Language Policy in the People’s Republic of China

Theory and Practice Since 1949

  • Minglang Zhou
  • Hongkai Sun

Part of the Language Policy book series (LAPO, volume 4)

Table of contents

  1. Front Matter
    Pages i-xix
  2. Introduction: The Context of the Theory and Practice of China’s Language Policy

  3. Theory and Practice in the Center

  4. The Center Versus The Periphery in Practice

  5. Theorizing Personal Experiences from the Practice

  6. Theory and Practice Viewed from Minority Communities

    1. Front Matter
      Pages 219-219
    2. Feng Wang
      Pages 277-287

About this book

Introduction

Language matters in China. It is about power, identity, opportunities, and, above all, passion and nationalism. During the past five decades China’s language engineering projects transformed its linguistic landscape, affecting over one billion people’s lives, including both the majority and minority populations. The Han majority have been juggling between their home vernaculars and the official speech, Putonghua – a speech of no native speakers – and reading their way through a labyrinth of the traditional, simplified, and Pinyin (Roman) scripts. Moreover, the various minority groups have been struggling between their native languages and Chinese, maintaining the former for their heritages and identities and learning the latter for quality education and socioeconomic advancement.

The contributors of this volume provide the first comprehensive scrutiny of this sweeping linguistic revolution from three unique perspectives. First, outside scholars critically question the parities between constitutional rights and actual practices and between policies and outcomes. Second, inside policy practitioners review their own project involvements and inside politics, pondering over missteps, undergoing soul-searching, and theorizing their personal experiences. Third, scholars of minority origin give inside views of policy implementations and challenges in their home communities. The volume sheds light on the complexity of language policy making and implementing as well as on the politics and ideology of language in contemporary China.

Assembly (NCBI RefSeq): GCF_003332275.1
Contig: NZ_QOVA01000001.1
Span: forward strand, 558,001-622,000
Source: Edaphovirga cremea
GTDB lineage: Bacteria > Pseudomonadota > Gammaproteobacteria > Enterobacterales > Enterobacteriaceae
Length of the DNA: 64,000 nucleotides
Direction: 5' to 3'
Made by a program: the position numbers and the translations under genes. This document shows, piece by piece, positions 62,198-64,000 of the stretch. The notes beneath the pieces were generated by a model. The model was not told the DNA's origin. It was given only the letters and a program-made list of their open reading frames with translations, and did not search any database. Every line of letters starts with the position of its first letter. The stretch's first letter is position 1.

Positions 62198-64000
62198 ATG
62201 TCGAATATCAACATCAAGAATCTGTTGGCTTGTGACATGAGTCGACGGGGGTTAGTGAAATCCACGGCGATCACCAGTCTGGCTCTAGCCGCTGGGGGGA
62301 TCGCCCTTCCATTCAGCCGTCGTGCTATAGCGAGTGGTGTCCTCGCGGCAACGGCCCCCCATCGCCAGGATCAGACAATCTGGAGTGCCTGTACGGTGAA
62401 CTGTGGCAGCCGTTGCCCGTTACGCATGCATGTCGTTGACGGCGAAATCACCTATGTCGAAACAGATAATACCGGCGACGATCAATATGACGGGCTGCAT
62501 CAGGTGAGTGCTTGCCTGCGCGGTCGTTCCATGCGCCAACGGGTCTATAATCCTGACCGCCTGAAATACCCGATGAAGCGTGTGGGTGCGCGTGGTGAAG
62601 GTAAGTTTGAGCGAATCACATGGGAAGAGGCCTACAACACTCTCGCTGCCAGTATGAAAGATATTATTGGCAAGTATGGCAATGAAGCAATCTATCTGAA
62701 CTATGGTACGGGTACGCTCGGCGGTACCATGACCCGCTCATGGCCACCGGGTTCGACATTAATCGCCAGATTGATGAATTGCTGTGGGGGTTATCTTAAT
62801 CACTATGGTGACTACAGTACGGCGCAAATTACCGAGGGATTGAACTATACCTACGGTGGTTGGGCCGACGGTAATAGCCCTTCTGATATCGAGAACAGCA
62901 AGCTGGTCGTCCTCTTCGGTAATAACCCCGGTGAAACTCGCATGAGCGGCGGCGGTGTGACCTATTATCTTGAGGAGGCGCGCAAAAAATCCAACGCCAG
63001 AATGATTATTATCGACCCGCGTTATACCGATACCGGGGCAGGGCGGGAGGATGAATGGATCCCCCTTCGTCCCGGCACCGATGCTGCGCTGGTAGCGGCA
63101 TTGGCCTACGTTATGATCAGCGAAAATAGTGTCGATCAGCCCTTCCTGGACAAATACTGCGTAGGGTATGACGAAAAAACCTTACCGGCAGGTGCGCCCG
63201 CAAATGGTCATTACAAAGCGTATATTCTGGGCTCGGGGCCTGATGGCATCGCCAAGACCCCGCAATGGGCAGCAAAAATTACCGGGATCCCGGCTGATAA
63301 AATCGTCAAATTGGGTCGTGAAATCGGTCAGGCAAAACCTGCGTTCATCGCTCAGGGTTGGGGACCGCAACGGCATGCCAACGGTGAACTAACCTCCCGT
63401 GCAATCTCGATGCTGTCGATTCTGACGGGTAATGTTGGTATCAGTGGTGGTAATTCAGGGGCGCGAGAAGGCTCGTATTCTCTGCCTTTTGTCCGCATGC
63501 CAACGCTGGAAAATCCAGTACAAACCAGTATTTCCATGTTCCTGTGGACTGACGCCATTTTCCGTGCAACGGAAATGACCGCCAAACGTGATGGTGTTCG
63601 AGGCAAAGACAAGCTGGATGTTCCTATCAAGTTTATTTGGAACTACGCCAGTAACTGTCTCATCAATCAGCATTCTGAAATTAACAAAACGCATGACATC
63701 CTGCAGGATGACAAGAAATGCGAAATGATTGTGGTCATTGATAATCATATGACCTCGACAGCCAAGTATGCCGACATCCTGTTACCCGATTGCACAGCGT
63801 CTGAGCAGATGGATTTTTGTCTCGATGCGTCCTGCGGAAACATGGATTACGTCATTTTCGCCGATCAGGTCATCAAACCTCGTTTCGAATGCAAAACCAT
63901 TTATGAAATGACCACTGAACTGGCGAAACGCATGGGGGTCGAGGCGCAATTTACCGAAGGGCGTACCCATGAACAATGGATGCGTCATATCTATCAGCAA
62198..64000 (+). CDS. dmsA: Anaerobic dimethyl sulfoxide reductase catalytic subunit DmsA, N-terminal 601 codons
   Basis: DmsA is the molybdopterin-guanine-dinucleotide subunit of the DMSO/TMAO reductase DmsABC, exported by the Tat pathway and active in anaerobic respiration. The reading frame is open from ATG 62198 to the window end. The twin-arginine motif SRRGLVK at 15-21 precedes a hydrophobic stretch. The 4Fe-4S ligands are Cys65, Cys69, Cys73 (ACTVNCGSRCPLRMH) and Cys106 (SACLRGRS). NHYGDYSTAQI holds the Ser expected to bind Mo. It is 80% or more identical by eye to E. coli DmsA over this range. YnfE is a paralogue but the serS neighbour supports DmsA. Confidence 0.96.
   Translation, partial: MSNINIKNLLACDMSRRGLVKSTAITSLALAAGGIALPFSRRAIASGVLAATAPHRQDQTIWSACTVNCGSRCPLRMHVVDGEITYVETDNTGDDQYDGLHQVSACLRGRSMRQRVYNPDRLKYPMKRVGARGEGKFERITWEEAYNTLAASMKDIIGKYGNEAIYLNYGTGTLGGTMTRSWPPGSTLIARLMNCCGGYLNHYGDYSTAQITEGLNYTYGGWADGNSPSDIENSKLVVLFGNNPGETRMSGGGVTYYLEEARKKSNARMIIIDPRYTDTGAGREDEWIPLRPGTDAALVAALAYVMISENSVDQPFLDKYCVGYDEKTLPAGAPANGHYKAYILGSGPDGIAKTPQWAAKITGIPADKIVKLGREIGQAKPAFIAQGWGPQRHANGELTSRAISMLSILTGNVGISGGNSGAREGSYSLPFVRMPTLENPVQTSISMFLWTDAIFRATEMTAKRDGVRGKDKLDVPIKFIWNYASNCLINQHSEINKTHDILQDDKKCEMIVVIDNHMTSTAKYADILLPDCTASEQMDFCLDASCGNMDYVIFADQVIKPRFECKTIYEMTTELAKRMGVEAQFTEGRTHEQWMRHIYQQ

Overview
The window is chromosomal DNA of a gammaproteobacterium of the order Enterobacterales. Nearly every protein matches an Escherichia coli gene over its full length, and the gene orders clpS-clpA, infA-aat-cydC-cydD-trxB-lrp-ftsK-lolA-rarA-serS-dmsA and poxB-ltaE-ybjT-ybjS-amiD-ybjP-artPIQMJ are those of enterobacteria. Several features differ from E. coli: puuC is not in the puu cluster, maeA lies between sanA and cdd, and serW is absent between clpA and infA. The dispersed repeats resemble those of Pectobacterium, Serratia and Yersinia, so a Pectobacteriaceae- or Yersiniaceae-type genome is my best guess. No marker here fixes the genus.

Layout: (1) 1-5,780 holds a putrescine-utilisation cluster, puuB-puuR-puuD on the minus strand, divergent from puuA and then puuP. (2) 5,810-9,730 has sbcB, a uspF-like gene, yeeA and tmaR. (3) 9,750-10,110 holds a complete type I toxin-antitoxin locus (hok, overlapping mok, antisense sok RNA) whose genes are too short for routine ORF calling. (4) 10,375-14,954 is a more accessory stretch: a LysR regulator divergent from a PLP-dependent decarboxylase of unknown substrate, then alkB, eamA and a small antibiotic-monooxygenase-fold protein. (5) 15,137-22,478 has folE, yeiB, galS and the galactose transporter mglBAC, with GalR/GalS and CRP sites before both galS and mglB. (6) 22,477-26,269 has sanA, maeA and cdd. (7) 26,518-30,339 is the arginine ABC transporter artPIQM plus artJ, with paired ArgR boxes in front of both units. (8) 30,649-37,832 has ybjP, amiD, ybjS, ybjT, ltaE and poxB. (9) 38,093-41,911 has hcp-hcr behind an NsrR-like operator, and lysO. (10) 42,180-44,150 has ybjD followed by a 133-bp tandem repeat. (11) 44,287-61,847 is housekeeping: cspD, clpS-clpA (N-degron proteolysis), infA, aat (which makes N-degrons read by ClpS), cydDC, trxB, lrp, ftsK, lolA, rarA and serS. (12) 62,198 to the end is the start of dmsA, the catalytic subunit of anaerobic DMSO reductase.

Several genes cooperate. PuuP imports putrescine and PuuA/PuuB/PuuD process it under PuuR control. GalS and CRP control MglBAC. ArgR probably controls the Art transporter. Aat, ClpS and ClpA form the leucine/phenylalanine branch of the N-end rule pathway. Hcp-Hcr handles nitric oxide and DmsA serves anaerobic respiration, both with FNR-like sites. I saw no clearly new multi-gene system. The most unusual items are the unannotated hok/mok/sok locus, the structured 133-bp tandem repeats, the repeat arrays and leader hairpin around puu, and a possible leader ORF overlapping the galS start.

Keywords

China Chinese Korea Pinyin Policy Politics language native speaker

Editors and affiliations

  • Minglang Zhou
    • 1
  • Hongkai Sun
    • 2
  1. 1.Dickinson CollegeUSA
  2. 2.Chinese Academy of Social SciencesChina

Bibliographic information

  • DOI https://doi.org/10.1007/1-4020-8039-5
  • Copyright Information Springer Science + Business Media, Inc. 2004
  • Publisher Name Springer, Dordrecht
  • eBook Packages Springer Book Archive
  • Print ISBN 978-1-4020-8038-8
  • Online ISBN 978-1-4020-8039-5
  • Series Print ISSN 1571-5361
  • About this book